Concert Halls and Musical Institutions
39 imagesThe Helsinki Music Centre (Finnish: Helsingin musiikkitalo, Swedish: Musikhuset i Helsingfors) is a concert hall and a music center in Töölönlahti, Helsinki. The building is home to Sibelius Academy and two symphony orchestras, the Finnish Radio Symphony Orchestra and the Helsinki Philharmonic Orchestra. The Music Centre is located on a prestigious site between Finlandia Hall and the museum of contemporary art Kiasma, and across the street from the Parliament of Finland. The vineyard-type main concert hall seats 1,704 people. The building contains five smaller rooms for 140–400 listeners. These include a chamber music hall, a chamber opera hall, an organ hall, a 'black box' room for electrically amplified music and a rehearsal hall. The smaller rooms are used regularly by the students of Sibelius Academy for their training and student concerts. The site is highly challenging from a design standpoint, as all of the neighboring buildings are architectural landmarks of central national importance in Finland, and they represent a wide range of different architectural styles and periods. The winning entry in the architecture competition by LPR Architects was titled "A Mezza Voce", referring to an understated building that aims to unify the surroundings, as opposed to competing with them with a grand architectural gesture. A large part of the Music Centre's considerable volume is placed underground in order to keep the roof of the building in line with its neighbors. A wide, sloping, landscaped terrace covers the underground structure and forms a part of an open park in front of the Parliament House. The large glass-walled foyer opens to the park. Unconventionally, the walls of the main concert hall are partly glass at the foyer level, allowing daylight from the foyer into the concert hall itself. The glass walls can be closed with curtains located in between the glass elements if daylight is not desired during a performance. Chief architect Marko Kivistö has stated that the forms of the outside are deliberately simple, leaving the building to reveal a more varied and dramatic interior. The green color of the copper facade is designed to connect the building with the surrounding lawns and parks. The building aims to provide a frame for, and a new view at the more expressive curved shape of the museum of contemporary art, Kiasma, which stands across the park from the Centre.
53 imagesThe Seat of the National Polish Radio Symphony Orchestra (NOSPR) is a part of the so-called Axis of Culture in Katowice which is the revival of the post-mining area. It is a combination of modernity and tradition, of which the facades are the perfect reflection: crafts made brick walls burned using old Silesian recipes and the skin that wraps the concrete prefabricated pillars which hide all the noisy infrastructure without negative effects on the acoustic qualities inside. The entire building is full of crafts, hand-made elements in concrete, wood, brick and stone, yet sophisticated technologies and contemporary designs. The outer building forms a white ring made of stone and marble - the space for musicians. The atrium is the space for music lovers, while the black core - the concert hall in the inner building is the place of a meeting of both - musicians and music lovers. The unique instrument-like shape provides extraordinary acoustics. The best practices of music halls from around the world, including historical ones, have gained a new contemporary dimension here.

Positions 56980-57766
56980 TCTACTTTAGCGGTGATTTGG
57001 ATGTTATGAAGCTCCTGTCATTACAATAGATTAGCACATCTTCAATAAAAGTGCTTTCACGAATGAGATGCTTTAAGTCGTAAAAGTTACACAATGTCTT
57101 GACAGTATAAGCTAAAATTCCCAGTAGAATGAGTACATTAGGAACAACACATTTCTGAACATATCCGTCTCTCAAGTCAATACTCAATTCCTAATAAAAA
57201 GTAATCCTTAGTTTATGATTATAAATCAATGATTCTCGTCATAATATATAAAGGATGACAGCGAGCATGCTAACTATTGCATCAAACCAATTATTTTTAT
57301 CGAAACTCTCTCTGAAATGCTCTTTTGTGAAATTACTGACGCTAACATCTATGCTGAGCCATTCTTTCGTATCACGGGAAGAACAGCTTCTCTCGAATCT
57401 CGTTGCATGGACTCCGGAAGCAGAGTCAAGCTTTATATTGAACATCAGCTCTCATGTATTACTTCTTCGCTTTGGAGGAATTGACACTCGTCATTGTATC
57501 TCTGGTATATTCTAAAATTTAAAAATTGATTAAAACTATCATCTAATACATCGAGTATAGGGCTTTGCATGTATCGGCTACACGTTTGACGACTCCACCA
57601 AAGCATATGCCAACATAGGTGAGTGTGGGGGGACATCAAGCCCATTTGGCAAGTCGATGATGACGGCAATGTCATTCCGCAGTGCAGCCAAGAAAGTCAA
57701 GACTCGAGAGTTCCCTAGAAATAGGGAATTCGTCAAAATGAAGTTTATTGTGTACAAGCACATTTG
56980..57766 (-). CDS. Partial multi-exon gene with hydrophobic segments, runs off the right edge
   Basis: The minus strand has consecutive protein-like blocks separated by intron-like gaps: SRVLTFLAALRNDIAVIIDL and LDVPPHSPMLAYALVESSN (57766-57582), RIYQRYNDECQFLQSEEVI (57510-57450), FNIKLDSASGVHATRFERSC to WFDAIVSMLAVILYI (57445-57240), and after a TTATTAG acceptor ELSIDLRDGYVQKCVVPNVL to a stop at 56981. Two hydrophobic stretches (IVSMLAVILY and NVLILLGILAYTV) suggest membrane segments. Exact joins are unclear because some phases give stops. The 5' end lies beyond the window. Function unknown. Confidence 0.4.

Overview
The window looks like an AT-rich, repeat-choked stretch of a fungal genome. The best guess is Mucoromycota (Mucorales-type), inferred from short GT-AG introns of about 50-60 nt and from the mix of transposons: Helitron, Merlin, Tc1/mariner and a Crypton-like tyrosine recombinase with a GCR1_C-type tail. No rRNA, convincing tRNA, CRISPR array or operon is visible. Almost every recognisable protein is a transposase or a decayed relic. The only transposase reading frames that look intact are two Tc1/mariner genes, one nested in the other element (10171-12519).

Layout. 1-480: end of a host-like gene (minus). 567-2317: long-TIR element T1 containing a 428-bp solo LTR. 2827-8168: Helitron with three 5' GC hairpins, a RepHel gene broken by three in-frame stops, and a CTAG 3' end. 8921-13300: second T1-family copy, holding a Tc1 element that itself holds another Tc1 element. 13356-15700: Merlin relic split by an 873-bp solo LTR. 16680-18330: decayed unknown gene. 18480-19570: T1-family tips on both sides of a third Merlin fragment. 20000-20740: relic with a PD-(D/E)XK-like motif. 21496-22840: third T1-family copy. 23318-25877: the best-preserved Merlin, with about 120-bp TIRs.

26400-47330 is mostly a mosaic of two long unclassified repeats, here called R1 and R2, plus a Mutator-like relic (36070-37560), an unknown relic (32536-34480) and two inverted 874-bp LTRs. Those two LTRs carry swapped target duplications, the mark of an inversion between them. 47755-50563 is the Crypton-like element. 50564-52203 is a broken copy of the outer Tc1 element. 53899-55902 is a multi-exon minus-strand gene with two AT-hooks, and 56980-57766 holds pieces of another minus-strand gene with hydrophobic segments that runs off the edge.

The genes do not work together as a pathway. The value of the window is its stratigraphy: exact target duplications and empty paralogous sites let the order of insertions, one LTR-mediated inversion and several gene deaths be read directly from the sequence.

45 imagesSzczecin Philharmonic (full name in Polish: Filharmonia im. Mieczysława Karłowicza w Szczecinie), or the Mieczysław Karłowicz Philharmonic Orchestra founded in 1948, is a philharmonic of the city of Szczecin, Poland.In 2015, the new building of the philharmonic was awarded the European Union Prize for Contemporary Architecture.The European Union Prize for Contemporary Architecture - Mies van der Rohe Award is a Prize given biennially by the European Union and the Fundació Mies van der Rohe, Barcelona,to acknowledge and reward quality architectural production in Europe'. The Prize was created in 1987 as equal partnerships between the European Commission, the European Parliament and the Fundació Mies van der Rohe. The award is open to all the works completed in Europe within the two-year period before the granting of the Prize. These works are submitted by independent experts, the national architecture associations and the advisory committee of the Prize and then evaluated by a Jury which is defined for each edition. The five finalist works are visited by the Jury who chooses a Prize Winner and an Emerging Architect Winner. The building emerges from its urban context, influenced by the steeply pitched roofs and the verticality of the city’s buildings, by the monumentality of the upright ornaments of its neo-Gothic churches. With an expressionist mindset, we have aimed to use geometry to give shape to a new rhythmic composition that conveys feelings by balancing massiveness and verticality. The use of glass as the exterior cladding material highlights how the building contrasts with the conditions of its surrounding environment. It creates a bright, transparent and upstanding object. The building’s interiors are simple. The symphonic hall differs from these in that it is a sculpted object embedded into a barely outlined mineral-like space.